Last Updated on January 22, 2023
Welcome to our guide to musical instruments in Dungeons & Dragons 5e, where we’ll be discussing music in D&D 5e, the instruments you can use to play it, and how the ability to carry a tune or two can be a useful skill for an adventurer.
Musical Instruments in DnD 5e
Instrument Weapons for 5e
While instrument weapons aren’t a standard feature of 5e, many players may be interested in multipurpose tools such as these. For this particular set of homebrew items, it is suggested that a player has proficiency in both the associated instrument and weapon in order to use it properly.
Musical Instrument Proficiency
In D&D, musical instruments can be played by any creature. However, proficiency in an instrument lets you add your proficiency bonus to ability checks made using that instrument. Each type of musical instrument requires a separate proficiency to play.
Bards and Musical Instruments
Bards can use a musical instrument as their spellcasting focus, and there are many powerful magic items that take the form of musical instruments. There are also many mundane instruments found throughout the many worlds of D&D.
The most common bardic instruments have the very inspired name, Instruments of the Bards. These are magical instruments that allow you to learn a number of spells.
Instrument of the Bard Table
You can learn more about these magical items here.
The Purpose of Music in 5e
Music exists across all cultures, continents, and planes of existence in D&D, with songs sung and played in every language and corner of the multiverse. Whether you’re a bard using their honeyed lyrics as a vehicle for a powerful enchantment, a rogue lacing a bawdy song with hidden messages in thieves cant, or just a weary fighter entertaining her friends around the campfire with a song that reminds them of home, music is everywhere.
Music as a DM
From a Dungeon Master’s perspective, the inclusion of music can shape the mood of an environment whether it be a city street, a tavern, or an eerie castle. The bellow of Strahd’s organ sets a very different tone to the gentle strumming of an elven lute. Songs are an effective way to let your players learn more about the world around them, whether that means gleaning the temperament of the locals, a local legend, or a pivotal piece of an unsolved puzzle.
A clever adventurer pays close attention to music, as the old songs often contain fragments of myth and legend that all too often surround a kernel of truth. Songs and verse warn of traps, monsters’ weaknesses, and prophecies spoken long ago.
If you’re looking for some suitable adventuring music to play at your table, check out this article on game ambience.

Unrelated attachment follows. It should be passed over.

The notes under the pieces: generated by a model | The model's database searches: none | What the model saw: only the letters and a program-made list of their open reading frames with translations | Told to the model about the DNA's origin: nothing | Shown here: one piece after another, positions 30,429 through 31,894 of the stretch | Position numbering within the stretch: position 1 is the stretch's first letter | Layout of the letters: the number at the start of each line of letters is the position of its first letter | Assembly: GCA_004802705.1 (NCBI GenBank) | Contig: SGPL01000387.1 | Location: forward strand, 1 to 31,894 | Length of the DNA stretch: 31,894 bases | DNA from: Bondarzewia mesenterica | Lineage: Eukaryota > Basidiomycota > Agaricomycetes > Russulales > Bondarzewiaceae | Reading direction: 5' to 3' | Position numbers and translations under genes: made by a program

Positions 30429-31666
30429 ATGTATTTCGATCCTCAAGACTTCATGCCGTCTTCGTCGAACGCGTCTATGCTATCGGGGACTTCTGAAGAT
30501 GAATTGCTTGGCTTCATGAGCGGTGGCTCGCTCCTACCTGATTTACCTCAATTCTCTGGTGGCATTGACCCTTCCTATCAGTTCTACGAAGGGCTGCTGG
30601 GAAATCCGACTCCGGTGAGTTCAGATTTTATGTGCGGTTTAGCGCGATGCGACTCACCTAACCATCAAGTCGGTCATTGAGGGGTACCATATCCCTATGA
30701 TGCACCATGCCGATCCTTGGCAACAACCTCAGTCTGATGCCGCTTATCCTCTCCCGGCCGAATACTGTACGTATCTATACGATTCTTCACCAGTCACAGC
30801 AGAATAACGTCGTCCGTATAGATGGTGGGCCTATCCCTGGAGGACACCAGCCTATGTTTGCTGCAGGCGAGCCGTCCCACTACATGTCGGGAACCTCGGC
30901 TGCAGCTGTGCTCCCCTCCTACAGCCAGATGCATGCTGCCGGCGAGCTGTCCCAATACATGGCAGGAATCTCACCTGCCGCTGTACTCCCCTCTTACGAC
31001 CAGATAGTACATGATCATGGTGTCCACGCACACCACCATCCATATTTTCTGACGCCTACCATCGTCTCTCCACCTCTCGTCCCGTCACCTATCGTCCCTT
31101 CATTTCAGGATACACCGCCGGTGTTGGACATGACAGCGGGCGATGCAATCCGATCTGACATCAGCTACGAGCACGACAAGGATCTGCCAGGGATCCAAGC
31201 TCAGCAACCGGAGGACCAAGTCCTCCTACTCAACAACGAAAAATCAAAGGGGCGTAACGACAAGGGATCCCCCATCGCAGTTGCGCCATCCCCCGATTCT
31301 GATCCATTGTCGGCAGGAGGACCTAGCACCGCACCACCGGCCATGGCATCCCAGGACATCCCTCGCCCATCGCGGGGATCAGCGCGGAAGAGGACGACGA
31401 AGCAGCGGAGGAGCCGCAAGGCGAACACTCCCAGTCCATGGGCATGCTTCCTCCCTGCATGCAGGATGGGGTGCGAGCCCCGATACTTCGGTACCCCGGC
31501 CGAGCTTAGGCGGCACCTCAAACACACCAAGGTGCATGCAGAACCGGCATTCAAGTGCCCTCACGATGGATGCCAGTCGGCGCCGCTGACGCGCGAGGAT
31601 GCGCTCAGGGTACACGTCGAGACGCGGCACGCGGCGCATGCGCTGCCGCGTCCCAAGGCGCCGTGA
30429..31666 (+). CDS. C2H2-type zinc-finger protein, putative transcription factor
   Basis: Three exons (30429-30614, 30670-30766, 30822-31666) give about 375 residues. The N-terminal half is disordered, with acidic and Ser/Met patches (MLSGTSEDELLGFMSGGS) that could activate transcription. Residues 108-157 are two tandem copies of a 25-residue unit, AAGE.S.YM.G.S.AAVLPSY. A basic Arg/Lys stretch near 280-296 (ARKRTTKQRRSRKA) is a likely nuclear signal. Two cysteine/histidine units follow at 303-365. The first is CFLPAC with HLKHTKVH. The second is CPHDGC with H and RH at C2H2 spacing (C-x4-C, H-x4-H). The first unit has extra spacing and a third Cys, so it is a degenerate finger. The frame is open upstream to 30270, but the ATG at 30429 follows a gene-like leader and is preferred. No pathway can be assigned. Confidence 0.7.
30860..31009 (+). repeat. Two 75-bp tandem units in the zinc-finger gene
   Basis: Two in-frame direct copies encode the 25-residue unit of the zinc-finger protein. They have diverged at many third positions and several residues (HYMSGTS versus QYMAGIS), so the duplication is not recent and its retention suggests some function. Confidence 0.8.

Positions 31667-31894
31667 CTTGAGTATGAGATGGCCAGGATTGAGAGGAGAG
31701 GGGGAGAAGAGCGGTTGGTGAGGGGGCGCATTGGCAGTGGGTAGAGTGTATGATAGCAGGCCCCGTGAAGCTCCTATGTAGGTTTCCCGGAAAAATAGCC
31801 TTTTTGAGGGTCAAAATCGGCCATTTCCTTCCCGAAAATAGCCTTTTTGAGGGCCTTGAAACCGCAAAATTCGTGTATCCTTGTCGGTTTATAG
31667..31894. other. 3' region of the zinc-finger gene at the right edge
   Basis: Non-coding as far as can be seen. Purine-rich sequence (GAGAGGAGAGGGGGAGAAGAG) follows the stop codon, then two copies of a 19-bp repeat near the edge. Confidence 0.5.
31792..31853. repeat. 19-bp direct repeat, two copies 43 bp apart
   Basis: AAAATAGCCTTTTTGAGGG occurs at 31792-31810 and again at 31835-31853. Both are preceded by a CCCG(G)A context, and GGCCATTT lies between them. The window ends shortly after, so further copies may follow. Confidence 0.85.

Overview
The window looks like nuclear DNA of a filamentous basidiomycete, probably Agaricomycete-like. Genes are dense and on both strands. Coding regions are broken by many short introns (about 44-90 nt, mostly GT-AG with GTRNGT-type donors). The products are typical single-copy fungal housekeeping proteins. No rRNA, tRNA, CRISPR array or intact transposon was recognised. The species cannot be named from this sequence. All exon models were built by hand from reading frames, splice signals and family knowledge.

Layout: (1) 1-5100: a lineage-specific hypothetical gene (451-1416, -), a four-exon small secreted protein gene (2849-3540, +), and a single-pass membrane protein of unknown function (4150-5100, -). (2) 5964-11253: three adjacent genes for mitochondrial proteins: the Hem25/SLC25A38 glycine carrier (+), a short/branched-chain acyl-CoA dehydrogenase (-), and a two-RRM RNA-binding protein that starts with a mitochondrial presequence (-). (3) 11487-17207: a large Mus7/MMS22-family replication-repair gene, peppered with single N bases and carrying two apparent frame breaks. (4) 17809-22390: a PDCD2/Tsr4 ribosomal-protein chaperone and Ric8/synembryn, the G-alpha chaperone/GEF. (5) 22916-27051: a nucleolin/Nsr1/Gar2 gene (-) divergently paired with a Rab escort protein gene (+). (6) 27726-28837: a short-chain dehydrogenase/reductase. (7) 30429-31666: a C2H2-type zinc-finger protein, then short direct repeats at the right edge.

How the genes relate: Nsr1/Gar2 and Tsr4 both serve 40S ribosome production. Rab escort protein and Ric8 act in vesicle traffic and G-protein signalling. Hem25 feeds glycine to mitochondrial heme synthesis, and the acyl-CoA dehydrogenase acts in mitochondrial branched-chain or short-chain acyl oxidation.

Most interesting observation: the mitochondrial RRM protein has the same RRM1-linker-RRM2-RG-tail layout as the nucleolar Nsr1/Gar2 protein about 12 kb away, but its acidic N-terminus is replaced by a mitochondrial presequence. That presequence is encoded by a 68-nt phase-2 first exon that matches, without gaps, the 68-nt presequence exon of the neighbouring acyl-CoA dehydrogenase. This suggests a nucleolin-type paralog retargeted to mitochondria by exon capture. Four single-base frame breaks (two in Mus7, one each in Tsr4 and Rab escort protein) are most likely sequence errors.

Music as a Player
There is obviously one member of the adventuring party that is better disposed than most to pay attention to music and perform it themselves. As keepers of stories and song, weavers of arcane magic through sound, and usually all round extroverts, the bard class is usually only one conversation away from reaching for their lute. Bards can even use their musical instruments to cast spells, entertain a crowd, and even secure the party a warm bed for the night even if everyone is terminally short on cash.
Here are just a few ways you can put an instrument proficiency to good use.
- Making money
- Securing lodging
- Attracting (or distracting) crowds
- Playing songs around the fire to boost morale
- Winning the favor of a powerful noble
- Delighting a dragon
- Spreading propaganda
- Increasing your adventuring party’s fame
- Advertise for your business
All of these examples come back to one central theme, roleplay. The reality is that aside from an arcane focus, instruments exist within the worlds of D&D to be just that, instruments. Really, they can be used for just about anything that you can convince your DM they should be used for.
Want to seduce the mayor’s only son with your sick lyre skills? Make a performance check. Want to distract a crowd inside of a tavern while the rest of your party interrogates the sketchy barkeep? Roll those dice, and maybe sing for us a bit.
Including instruments, and being silly enough with your friends to sing Lynyrd Skynyrd or Zeppelin instead of making up old-timey songs, is just a really cool way to have fun with the part of the game that isn’t really governed by a cacophony of rules.
So go out there and bang a drum, blow a horn, or pluck some strings. So long as you and your character are having fun, that’s really all that matters. As always, happy adventuring.
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As a kid, I was often told to get my head out of the clouds and to stop living in a fantasy world. That never really jived with me, so I decided to make a living out of games, stories, and all sorts of fantastical works. Now, as an adult, I aspire to remind people that sometimes a little bit of fantasy is all you need when life gets to be too much.